Go slow on borrowing to invest in oil sector

By Christopher Emazi

Ever since government took the decision to exploit the country’s oil deposits, it has earned itself new friends notably the Chinese. Seldom do you find the world’s second largest economy desirous to be friends with Uganda, one of the “poorest countries in the world” but let us first take a look at China’s Foreign Direct Investment (FDI) strategy for Africa.

China's FDI in Africa is supported by two state owned banks including China EXIM bank instituted in 1994 to support both the Chinese export and import in Africa with focus on roads, power plants, pipelines and telecoms then also China development bank which launched the China Africa development Fund. This paints a picture on how china has been deliberate on its influence in Africa but what it has done so far.

According to Reuters in Conakry Guinea, China agreed to loan Guinea $20 billion over almost 20 years in exchange for concessions on bauxite, an ore of aluminium which the west African country has in abundance. However, the three projects to extract the resource have been mottled with allegations of water and air pollution.

The construction of railways linking hinterland regions to the costal ports.

These include the Addis Ababa –Djibouti railway and the East African Standard Gauge Railway (SGR) which are all part of the East African Masterplan. The SGR which is meant to connect Uganda to Kenya and Kigali Rwanda had the Nairobi-Mombasa route completed at a cost of 3.6bn USD making it the most expensive infrastructure project in Kenya.

In Tanzania, the Bagamoyo port being constructed on loan by China Merchant Port Holdings seats on 800 hectares and is said to end up as East Africa’s largest sea port on completion. However, it was shocking when President John Pombe Magufuli said this was a bad loan and was calling for renegotiation with the contractor. Questions revolved around the high interest rate, return on investment and commitment from other countries in East Africa to use it as the main port.

In the case of Uganda, 80% if not more, of the major infrastructure developments in the country have been or are being done by Chinese companies. It shouldn’t be by surprise that China Communications Construction Company (CCCC) is behind major projects like the the New 200m USD Cargo Center at Entebbe International Airport expected to be completed in 2021, the 10km Buhuka-kingfisher oil road, the 107km Mubende - Kakumiro – Kagadi road and the 51.4km Exim bank loan Entebbe express high way which is said to be the most expensive road in the world costing $9.2 million per kilometre over and above the average $2 million per kilometre. Also Critical Oil roads like the 97km Hoima- Buliisa Road ($600m) have been taken up by China Railway Service Group (CRSG). The above are just a handful but for more information please refer to the Uganda National Roads Authority (UNRA) project status report 2018.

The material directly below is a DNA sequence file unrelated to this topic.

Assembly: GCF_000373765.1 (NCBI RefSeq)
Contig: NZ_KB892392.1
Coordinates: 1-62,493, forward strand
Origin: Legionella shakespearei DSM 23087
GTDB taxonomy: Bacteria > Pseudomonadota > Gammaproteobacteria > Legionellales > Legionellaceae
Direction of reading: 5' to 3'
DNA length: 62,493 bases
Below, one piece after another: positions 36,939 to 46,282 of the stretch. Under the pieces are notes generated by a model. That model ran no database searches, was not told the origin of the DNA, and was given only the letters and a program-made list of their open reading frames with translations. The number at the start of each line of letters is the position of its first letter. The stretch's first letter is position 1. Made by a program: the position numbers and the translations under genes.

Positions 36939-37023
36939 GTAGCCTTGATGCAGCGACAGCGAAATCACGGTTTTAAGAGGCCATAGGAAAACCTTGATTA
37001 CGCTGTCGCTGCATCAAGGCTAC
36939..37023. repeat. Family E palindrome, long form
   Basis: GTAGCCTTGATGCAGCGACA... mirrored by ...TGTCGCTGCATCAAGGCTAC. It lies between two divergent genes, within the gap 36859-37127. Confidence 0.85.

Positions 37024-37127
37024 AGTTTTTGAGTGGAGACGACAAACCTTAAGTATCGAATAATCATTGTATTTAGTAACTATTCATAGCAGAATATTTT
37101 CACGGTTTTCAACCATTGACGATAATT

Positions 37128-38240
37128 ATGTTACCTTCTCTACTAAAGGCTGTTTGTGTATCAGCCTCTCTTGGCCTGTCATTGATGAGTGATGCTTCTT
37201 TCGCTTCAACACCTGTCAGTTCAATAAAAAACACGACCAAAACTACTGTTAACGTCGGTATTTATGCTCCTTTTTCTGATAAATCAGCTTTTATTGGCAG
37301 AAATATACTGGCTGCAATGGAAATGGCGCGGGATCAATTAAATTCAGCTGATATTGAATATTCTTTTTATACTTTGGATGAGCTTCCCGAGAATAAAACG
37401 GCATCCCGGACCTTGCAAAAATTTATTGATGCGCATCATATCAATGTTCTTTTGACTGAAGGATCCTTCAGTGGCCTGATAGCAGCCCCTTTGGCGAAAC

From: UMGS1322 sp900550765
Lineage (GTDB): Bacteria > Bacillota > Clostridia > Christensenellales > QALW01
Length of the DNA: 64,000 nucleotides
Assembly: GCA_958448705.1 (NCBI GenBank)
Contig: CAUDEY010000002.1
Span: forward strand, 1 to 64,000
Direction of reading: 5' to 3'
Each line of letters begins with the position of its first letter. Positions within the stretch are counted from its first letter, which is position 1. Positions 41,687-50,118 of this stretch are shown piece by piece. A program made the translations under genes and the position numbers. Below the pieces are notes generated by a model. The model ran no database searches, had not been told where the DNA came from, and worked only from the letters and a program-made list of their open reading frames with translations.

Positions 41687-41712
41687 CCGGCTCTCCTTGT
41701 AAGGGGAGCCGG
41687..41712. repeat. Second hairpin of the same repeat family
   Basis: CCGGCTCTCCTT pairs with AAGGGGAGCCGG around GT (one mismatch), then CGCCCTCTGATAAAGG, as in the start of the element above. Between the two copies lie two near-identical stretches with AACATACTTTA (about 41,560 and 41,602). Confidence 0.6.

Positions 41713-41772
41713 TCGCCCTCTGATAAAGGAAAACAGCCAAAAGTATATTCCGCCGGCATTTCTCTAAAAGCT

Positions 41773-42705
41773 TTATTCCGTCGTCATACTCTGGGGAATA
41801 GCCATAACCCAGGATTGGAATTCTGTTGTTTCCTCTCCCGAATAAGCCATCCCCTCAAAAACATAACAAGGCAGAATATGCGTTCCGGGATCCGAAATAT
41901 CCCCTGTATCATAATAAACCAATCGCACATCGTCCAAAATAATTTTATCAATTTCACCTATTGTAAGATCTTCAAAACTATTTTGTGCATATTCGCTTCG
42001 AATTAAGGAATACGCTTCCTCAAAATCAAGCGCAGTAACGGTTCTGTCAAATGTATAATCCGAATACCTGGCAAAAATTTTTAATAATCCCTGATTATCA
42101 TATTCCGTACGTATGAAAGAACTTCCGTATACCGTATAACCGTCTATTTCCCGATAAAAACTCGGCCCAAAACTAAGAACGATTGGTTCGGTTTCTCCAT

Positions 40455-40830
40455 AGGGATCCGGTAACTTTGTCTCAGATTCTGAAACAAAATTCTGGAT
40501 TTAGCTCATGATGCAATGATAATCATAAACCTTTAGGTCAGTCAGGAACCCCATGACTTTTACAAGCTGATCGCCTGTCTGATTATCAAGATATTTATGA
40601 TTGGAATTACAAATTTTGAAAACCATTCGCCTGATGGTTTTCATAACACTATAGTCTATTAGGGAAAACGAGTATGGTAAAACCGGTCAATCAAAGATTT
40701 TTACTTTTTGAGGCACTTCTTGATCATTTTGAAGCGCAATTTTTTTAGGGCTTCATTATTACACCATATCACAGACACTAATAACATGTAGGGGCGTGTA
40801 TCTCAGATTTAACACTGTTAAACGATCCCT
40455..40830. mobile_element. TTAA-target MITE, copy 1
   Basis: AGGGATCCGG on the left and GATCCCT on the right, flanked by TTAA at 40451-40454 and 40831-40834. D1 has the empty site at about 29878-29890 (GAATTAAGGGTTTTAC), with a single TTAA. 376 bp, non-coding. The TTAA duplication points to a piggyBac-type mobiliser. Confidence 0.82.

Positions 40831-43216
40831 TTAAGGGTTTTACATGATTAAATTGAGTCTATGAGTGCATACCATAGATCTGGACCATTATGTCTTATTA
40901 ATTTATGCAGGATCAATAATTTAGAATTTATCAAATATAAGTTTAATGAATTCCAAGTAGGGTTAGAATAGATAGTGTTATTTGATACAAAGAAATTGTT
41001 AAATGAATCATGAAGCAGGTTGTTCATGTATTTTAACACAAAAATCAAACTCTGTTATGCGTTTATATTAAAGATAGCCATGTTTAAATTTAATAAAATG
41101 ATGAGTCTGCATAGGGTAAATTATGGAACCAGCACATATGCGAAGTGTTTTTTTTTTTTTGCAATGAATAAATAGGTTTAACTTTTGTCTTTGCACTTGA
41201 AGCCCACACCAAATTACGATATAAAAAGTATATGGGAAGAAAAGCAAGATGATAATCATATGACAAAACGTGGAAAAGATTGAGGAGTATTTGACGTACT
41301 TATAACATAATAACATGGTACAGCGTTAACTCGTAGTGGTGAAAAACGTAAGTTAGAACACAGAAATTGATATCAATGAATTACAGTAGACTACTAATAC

The implication, what does this all have to do with Oil and gas in Uganda and what Lies ahead?

The cost of awarding these contracts is erroneous and full of corruption characterised by non-competitive bidding, resulting from the funding parties. In a 2015 Value for Money audit, the Auditor General, Mr John Muwanga, concluded that the project costs for the Entebbe express way could have been much lower if UNRA had procured the contractor through competitive bidding. Chinese loan projects in Uganda will always be taken by Chinese Companies regardless of their capacity to deliver good works. This kills procurement processes and discourages other competent companies including our own local firms from bidding for such Jobs.

This will result in bad loans as the price quotes will be outrageous as result of no competitive bidding hence no value for money. Bad loans have huge effects on the tax payer and create big dents on the economy which cripples other planned development works.

China's development approach is not on Humanitarian basis. If any, China has very few grants or donations to African countries. Its relationship with these countries is purely business with heavy interests and limited local content because China loans are followed up for its national construction companies to implement. This Kind of development is not matched with the needs of the citizens for example road tolls that citizens can’t afford. The loan approach fails to create some kind of background check to see if countries can afford to pay back the loans, Countries like Zambia and Zimbabwe have had conflict with China over loan payment.

What is in for Oil?

Uganda’s National Development plan III considers oil as the major financier of infrastructure development. It is clear that most of the loans we are taking from the Chinese government will be paid back using the oil proceeds. It is sort of a mortgage and if these projects are to make economic sense they have to be relevant, timely and free of corruption. The danger is that if we keep consuming these loans before oil is extracted, we may end up in what is known as economic colonisation.

The writer is the Director of Programmes at Global Rights Alert

As published by New Vision